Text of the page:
Life & Letters


About this Item

Title: Will Carleton to Walt Whitman, 10 April 1891

Date: April 10, 1891

Whitman Archive ID: loc.08283

Source: The Charles E. Feinberg Collection of the Papers of Walt Whitman, 1839–1919, Library of Congress, Washington, D.C. Transcribed from digital images or a microfilm reproduction of the original item. For a description of the editorial rationale behind our treatment of the correspondence, see our statement of editorial policy.

Contributors to digital file: Will Cooper, Amanda J. Axley, Marie Ernster, and Stephanie Blalock

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420 Green Ave Brooklyn
Apr. 10/91

My Dear Mr. Whitman:

Allow me to introduce to you my friend of many years' standing—Mr. William Smith,1 of Yorkshire, England. Author of "Old Yorkshire," and other interesting works.

Yours Ever,
Will Carleton

William McKendree Carleton (1845–1912), an American poet, was born in Hudson, Michigan, and attended Hillsdale College. He worked for newspapers early in his writing career and went on to author several books of poetry, including Rifts in the Cloud (1869) and Over the Hill to the Poorhouse (1872).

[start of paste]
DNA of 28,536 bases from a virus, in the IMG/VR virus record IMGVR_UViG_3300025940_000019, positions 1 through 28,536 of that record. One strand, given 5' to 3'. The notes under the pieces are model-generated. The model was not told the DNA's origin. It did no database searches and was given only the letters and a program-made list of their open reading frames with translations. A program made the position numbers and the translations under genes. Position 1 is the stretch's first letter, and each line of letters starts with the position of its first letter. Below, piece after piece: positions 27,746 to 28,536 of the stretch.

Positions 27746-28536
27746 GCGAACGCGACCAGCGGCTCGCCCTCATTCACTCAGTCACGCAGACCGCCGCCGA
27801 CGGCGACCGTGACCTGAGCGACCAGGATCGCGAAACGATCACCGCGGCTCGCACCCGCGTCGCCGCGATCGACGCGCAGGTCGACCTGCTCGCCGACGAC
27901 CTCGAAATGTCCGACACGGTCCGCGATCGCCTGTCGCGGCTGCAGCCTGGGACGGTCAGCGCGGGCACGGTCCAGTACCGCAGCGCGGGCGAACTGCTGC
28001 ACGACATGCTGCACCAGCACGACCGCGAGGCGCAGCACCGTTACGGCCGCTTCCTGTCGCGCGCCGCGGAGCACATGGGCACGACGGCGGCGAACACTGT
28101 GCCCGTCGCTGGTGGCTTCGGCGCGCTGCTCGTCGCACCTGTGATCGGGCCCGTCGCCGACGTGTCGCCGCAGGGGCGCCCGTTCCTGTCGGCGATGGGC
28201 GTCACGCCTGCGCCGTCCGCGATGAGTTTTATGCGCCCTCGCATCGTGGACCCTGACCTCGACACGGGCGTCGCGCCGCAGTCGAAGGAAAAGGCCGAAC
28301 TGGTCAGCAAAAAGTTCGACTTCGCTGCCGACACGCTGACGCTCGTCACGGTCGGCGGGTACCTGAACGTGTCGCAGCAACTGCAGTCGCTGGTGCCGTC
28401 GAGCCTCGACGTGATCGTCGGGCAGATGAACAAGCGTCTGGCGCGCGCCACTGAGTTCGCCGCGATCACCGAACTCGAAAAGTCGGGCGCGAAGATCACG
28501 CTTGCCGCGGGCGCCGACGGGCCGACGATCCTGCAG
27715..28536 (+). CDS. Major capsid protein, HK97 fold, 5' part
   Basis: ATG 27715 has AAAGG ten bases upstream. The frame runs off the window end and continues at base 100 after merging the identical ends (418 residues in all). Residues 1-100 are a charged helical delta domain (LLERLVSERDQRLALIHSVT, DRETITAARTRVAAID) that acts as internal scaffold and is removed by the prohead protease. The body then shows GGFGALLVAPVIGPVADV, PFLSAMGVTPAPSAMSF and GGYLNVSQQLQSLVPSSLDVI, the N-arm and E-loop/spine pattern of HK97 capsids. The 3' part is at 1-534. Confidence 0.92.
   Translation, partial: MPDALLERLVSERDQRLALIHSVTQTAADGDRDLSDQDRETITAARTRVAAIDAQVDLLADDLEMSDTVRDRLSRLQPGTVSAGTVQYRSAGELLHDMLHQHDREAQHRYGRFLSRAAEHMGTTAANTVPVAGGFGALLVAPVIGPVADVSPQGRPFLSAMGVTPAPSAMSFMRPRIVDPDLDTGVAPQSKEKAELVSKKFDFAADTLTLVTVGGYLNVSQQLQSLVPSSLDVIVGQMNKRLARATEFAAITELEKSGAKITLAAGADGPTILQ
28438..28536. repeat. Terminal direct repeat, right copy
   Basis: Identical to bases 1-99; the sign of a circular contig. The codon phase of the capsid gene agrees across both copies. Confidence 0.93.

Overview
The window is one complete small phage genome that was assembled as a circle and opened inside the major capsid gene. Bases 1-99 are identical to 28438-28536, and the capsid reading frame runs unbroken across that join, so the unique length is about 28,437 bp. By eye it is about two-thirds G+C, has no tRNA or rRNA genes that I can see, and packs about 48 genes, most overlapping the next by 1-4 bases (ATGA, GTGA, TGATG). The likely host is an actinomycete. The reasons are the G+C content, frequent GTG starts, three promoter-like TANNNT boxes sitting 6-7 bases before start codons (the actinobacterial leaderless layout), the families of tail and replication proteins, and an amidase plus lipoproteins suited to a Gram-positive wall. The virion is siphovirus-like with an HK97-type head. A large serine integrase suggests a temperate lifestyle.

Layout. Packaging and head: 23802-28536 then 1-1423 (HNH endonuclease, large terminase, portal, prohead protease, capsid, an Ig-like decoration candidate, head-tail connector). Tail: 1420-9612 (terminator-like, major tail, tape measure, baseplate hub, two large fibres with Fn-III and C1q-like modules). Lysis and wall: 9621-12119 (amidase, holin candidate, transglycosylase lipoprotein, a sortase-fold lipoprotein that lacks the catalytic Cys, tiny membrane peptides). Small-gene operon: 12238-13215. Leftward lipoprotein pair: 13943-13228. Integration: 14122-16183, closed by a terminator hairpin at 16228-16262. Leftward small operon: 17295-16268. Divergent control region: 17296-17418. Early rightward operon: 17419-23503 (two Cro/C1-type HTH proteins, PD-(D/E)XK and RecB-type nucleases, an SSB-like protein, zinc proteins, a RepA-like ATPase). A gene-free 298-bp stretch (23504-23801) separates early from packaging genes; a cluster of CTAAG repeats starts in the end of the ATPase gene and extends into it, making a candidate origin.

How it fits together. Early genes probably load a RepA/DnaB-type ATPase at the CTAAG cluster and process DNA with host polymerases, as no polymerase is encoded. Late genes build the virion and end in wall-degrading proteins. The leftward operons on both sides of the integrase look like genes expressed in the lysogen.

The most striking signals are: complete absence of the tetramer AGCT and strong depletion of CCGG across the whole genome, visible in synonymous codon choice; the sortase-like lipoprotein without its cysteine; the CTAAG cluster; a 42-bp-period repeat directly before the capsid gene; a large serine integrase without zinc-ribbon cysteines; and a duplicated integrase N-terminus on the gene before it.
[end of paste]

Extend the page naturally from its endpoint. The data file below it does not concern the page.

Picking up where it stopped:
1. William Smith was the author of numerous historical and travel works. He edited the work Old Yorkshire, which spanned five volumes and included historical, archeological, and descriptive notes related to Yorkshire, England. The volumes were published in the early 1880s, with the fifth and final volume published in 1884. Smith was also the author of Rambles about Morley with Descriptive and Historic Sketches (1866) and A Yorkshireman's trip to the United States and Canada (1892). On May 9, 1891, approximately a month after Whitman received Carleton's letter of introduction, Smith traveled to Camden to visit Whitman. Whitman's health prevented him from having a long conversation with Smith, but Smith was able to speak with the Canadian physician Richard Maurice Bucke at Whitman's house. Smith's account of the visit to Whitman was published in his A Yorkshireman's trip to the United States and Canada, and an excerpt of the book's sixth chapter includes Smith's impressions of Whitman and the poet's Mickle Street home. [back]


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